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BeeGFS on NetApp with E-Series Storage

Install and Cable Hardware

Contributors iamjoemccormick

Steps needed to install and cable hardware used to run BeeGFS on NetApp.

Plan the Installation

Each BeeGFS file system will consist of some number of file nodes running BeeGFS services using backend storage provided by some number of block nodes. The file nodes are configured into one or more high availability clusters to provide fault tolerance for BeeGFS services. Each block node is a already an active/active HA pair. The minimum number of supported file nodes in each HA cluster is three, and the maximum number of supported file nodes in each cluster is ten. BeeGFS file systems can scale beyond ten node by deploying multiple independent HA clusters that work together to provide a single file system namespace.

Commonly each HA cluster is deployed as a series of "building blocks" where some number of file nodes (x86 servers) are directly connected to some number of block nodes (typically E-Series storage systems). This configuration creates an asymmetrical cluster, where BeeGFS services are only able to run on certain file nodes that have access to the backend block storage used for the BeeGFS targets. The balance of file-to-block nodes in each building block and the storage protocol in use for the direct-connects depend on the requirements of a particular installation.

An alternative HA cluster architecture uses a storage fabric (also known as a storage area network or SAN) between the file and block nodes to establish a symmetrical cluster. This allows BeeGFS services to run on any file node in a particular HA cluster. As generally symmetrical clusters are not as cost effective due to the extra SAN hardware, this documentation presumes use of an asymmetrical cluster deployed as a series of one or more building blocks.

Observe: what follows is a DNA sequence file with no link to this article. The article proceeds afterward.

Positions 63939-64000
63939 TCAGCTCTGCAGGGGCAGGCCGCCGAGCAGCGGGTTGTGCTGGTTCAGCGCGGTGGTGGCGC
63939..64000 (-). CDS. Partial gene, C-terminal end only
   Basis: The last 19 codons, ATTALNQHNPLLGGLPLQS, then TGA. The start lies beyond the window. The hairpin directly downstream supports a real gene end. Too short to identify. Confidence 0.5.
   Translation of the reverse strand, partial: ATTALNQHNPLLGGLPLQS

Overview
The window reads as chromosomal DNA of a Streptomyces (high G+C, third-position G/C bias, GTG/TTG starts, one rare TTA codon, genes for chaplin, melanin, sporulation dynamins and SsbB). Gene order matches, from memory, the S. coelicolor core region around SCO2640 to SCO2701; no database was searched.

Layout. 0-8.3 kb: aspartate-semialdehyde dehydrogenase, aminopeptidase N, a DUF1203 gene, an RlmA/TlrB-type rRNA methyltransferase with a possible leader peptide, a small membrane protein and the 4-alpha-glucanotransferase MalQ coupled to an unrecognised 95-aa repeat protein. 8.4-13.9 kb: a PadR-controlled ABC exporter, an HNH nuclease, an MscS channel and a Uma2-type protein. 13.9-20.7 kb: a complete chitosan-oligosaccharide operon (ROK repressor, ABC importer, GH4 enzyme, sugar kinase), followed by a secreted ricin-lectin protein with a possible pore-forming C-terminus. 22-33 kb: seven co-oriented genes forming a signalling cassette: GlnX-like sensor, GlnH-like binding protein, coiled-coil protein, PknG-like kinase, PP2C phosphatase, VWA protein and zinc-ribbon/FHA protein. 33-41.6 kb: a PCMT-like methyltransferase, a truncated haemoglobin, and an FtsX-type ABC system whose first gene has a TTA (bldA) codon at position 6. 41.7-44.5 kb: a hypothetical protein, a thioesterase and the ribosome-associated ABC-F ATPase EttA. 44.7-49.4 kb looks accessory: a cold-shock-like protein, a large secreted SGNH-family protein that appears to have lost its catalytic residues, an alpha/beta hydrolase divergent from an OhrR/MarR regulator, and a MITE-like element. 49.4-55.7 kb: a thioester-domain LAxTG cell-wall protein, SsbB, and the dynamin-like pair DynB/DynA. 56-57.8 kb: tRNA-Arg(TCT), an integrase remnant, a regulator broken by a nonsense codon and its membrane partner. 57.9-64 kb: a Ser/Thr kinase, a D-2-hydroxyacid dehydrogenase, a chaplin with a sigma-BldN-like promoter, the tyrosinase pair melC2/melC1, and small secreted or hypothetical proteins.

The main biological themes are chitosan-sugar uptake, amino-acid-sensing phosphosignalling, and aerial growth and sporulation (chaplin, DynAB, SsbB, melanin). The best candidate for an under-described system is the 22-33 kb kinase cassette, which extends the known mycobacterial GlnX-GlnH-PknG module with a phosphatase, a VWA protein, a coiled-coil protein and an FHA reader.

Caution Ensure the desired file system architecture for a particular BeeGFS deployment is well understood before proceeding with the installation.

Rack Hardware

When planning the installation it is important all equipment in each building block is racked in adjacent rack units. Best practice is for file nodes to be racked immediately above block nodes in each building block. Follow the documentation for the model(s) of file and block nodes you are using as you install rails and hardware into the rack.

Example of a single building block:

example building block

Example of a large BeeGFS installation where there are multiple building blocks in each HA cluster, and multiple HA clusters in the file system:

example BeeGFS deployment

Cable File and Block Nodes

Typically you will direct-connect the HIC ports of the E-Series block nodes to the designated host channel adapter (for InfiniBand protocols) or host bus adapter (for fibre channel and other protocols) ports of the file nodes. The exact way to establish these connections will depend on the desired file system architecture, here is an example based on the second-generation BeeGFS on NetApp verified architecture:

example BeeGFS file to block node cabling

Cable File Nodes to the Client Network

Each file node will have some number of InfiniBand or Ethernet ports designated for BeeGFS client traffic. Depending on the architecture each file node will have one or more connections to a high performance client/storage network, potentially to multiple switches for redundancy and increased bandwidth. Here is an example of client cabling using redundant network switches, where ports highlighted in dark green versus light green are connected to separate switches:

example BeeGFS client cabling

Connect Management Networking and Power

Establish any network connections needed for in-band and out-of-band network.

Connect all power supplies ensuring each file and block node has connections to multiple power distribution units for redundancy (if available).